Brussels, Washington, and Kiev are working together to garner international support for Ukraine’s proposed peace talks with Russia. A major international meeting involving approximately 30 states is scheduled to take place in Jeddah this weekend, 5-6 August, to discuss the process. The attendees will include countries like Indonesia, Egypt, Mexico, Chile, Zambia, India, and Brazil. This is the second meeting of its kind, highlighting the lack of unconditional support for Ukraine’s plan within the international community. The absence of Russia at this meeting suggests that a common international position could be formed without Moscow’s involvement, potentially leading Russia to face the consequences.
Some Russian experts are skeptical about the Saudi initiative, as any peace plan discussed without Russia’s participation is unlikely to be accepted by Russia. They believe that the West is trying to align non-Western countries with its position, rather than allowing them to speak from a position of neutrality. However, non-Western states may see this as an opportunity to diversify their foreign policy status and show that they can maneuver between Western and non-Western platforms.
While the Ukrainian crisis was primarily caused by Russian-Ukrainian relations, it is also influenced by security contradictions between Moscow and the collective West. These broader issues need to be resolved to expect a sustainable solution. Moreover, there are internal problems in Ukraine itself, such as the rights of Christians and attempts to split the Orthodox Church, which Russia perceives critically.
The purpose of the meeting in Saudi Arabia is twofold. First, it aims to consolidate the support of the global South, including countries like India, Brazil, and South Africa, for the Ukrainian peace plan. Second, it seeks to work specifically with Ukraine and its sponsors to find a solution. However, for this endeavor to succeed, it requires quiet diplomacy and complete confidentiality. If it turns out that Kiev and the West are using it for political purposes rather than genuine peace efforts, the meeting will be in vain.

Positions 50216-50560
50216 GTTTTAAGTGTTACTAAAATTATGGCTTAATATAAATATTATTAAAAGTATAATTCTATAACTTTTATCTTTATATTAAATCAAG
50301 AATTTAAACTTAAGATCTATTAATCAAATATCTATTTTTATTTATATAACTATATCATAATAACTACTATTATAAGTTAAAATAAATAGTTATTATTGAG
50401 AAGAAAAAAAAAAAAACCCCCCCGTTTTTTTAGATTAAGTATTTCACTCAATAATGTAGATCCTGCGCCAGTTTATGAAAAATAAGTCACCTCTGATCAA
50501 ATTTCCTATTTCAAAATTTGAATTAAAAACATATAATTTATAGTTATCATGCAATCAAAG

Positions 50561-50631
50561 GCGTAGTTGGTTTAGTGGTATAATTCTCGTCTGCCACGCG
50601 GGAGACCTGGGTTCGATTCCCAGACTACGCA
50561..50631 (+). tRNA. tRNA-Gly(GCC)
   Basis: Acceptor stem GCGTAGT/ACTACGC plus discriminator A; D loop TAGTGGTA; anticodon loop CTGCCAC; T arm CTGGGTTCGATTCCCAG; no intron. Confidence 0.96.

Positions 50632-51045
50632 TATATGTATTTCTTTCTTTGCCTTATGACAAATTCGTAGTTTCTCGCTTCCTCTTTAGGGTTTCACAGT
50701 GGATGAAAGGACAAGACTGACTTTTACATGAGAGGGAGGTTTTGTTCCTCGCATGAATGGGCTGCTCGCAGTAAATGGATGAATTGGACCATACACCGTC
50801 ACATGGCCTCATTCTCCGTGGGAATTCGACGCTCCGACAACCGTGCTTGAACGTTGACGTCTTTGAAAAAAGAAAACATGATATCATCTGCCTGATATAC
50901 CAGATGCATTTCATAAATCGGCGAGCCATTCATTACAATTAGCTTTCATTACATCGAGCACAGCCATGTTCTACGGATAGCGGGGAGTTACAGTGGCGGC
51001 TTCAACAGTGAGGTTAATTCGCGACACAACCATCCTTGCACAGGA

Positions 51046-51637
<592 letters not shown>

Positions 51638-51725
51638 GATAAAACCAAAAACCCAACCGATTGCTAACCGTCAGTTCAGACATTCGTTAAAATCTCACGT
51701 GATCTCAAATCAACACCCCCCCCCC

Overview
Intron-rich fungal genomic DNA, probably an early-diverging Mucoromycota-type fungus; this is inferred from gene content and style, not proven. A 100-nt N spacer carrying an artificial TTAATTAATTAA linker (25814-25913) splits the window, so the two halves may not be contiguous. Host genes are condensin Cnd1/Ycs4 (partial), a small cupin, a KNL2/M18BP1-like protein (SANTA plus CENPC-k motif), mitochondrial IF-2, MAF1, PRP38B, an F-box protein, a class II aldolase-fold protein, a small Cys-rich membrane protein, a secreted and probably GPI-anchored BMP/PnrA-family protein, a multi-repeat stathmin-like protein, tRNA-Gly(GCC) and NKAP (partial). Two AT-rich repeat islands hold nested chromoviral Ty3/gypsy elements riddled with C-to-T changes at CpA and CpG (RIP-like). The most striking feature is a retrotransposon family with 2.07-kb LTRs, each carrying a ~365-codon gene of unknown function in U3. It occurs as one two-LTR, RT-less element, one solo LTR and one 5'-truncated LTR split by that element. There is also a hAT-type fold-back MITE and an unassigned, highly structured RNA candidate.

The peace plan proposed by President Vladimir Zelensky will be at the center of the Saudi initiative. The goal is to find acceptable compromises that Kiev is willing to make with Moscow. However, the outcome will ultimately depend on the military operations on the ground.
It is worth noting that China’s participation is crucial for any peace plan for Ukraine to become a reality. The meeting in Saudi Arabia may serve as a precursor to a financial and economic assistance plan to rebuild Ukraine, similar to the Bonn conference for Afghanistan.
The Saudi initiative is the second attempt at negotiations to resolve the Ukrainian crisis. The first meeting in Copenhagen did not go well, largely due to the lack of high-level representation from major countries. The organizers are now aiming for higher-level representation, particularly from India, and believe that Saudi Arabia’s strong cooperation with New Delhi makes it an ideal venue.
The world is transitioning from a unipolar to a multipolar system, and this shift is evident in the events surrounding the Ukrainian crisis. The collapse of the unipolar world is characterized by the loss of contacts and traditions of discussions at expert and diplomatic levels, the dysfunction of international organizations, and the emergence of new power dynamics. These shifts pose challenges to finding a diplomatic solution to the problem.
In conclusion, the upcoming international meeting in Jeddah is a significant step in consolidating international support for Ukraine’s peace plan. While there are doubts about the effectiveness of the Saudi initiative and the absence of Russia from the discussions, it presents an opportunity for non-Western countries to play a role in resolving the Ukrainian crisis. The outcome of the meeting and subsequent military operations will determine the feasibility of a peace plan for Ukraine. Additionally, China’s participation and potential financial assistance will be crucial for rebuilding the country. The changing dynamics of the international system underscore the challenges in finding a diplomatic solution, but it is essential to continue diplomatic efforts to achieve lasting peace in Ukraine.